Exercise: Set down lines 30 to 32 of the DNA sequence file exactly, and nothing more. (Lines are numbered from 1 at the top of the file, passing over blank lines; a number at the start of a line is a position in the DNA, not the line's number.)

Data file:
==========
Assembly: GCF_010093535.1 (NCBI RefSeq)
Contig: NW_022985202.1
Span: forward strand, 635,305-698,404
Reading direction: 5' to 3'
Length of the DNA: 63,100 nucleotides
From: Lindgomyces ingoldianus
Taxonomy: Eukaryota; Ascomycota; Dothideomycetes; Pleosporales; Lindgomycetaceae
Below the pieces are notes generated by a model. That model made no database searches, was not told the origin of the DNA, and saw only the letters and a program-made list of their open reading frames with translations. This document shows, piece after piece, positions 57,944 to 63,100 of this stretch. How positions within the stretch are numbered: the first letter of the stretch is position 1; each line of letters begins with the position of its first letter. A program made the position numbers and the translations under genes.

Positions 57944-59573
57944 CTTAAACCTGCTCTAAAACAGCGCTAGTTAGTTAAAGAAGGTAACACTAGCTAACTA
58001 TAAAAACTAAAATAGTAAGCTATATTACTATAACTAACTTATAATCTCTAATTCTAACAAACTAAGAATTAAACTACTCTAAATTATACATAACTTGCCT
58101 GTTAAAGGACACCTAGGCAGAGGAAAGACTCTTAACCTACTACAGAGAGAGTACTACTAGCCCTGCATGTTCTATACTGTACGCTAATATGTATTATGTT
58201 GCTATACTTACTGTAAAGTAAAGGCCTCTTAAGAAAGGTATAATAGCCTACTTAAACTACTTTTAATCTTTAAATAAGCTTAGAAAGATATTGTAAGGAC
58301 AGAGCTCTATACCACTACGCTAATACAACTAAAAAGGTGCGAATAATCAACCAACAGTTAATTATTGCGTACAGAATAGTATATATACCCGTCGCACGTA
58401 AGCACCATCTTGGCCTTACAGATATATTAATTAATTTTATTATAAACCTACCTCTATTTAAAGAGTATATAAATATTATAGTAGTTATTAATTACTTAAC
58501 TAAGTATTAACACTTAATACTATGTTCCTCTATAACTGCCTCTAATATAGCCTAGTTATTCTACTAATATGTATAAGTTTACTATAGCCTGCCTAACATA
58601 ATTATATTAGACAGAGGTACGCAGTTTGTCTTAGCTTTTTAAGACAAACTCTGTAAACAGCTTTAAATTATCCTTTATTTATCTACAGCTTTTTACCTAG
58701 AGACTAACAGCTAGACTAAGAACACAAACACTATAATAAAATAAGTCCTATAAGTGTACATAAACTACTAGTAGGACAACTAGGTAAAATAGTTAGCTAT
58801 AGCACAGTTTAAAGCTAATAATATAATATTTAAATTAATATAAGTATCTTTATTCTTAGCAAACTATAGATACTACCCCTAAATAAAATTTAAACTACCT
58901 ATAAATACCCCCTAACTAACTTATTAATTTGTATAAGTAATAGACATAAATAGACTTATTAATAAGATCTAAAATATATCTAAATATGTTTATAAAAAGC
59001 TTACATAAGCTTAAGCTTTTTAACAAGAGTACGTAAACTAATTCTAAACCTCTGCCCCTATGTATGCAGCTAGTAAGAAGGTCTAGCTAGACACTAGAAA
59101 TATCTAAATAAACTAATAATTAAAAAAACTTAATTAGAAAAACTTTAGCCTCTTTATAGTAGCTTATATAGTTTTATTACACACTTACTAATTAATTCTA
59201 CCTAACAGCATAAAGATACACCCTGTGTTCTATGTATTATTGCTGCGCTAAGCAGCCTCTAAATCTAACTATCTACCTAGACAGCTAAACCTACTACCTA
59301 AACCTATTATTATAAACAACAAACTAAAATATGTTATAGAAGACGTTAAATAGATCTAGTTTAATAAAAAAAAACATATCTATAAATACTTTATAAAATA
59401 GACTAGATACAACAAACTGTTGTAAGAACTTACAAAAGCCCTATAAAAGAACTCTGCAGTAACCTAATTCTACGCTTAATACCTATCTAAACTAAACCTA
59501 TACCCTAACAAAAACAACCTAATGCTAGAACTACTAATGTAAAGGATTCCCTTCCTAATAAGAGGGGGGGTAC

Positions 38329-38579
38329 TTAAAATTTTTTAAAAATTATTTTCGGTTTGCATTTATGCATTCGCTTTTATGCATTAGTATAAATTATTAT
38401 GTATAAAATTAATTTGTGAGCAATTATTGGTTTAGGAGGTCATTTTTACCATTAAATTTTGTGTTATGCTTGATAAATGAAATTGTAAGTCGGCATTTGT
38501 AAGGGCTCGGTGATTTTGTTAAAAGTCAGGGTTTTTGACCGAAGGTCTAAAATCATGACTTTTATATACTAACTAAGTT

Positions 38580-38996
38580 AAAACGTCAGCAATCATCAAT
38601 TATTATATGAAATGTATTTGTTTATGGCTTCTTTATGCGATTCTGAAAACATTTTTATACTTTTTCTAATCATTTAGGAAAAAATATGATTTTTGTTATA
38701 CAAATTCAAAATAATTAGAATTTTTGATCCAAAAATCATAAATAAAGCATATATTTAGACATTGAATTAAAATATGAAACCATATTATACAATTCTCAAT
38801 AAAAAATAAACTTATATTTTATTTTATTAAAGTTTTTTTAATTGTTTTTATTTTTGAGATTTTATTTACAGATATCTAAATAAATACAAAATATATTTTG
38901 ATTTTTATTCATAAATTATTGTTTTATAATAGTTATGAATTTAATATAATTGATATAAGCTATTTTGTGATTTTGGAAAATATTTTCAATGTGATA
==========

38501 AAGGGCTCGGTGATTTTGTTAAAAGTCAGGGTTTTTGACCGAAGGTCTAAAATCATGACTTTTATATACTAACTAAGTT

Positions 38580-38996
38580 AAAACGTCAGCAATCATCAAT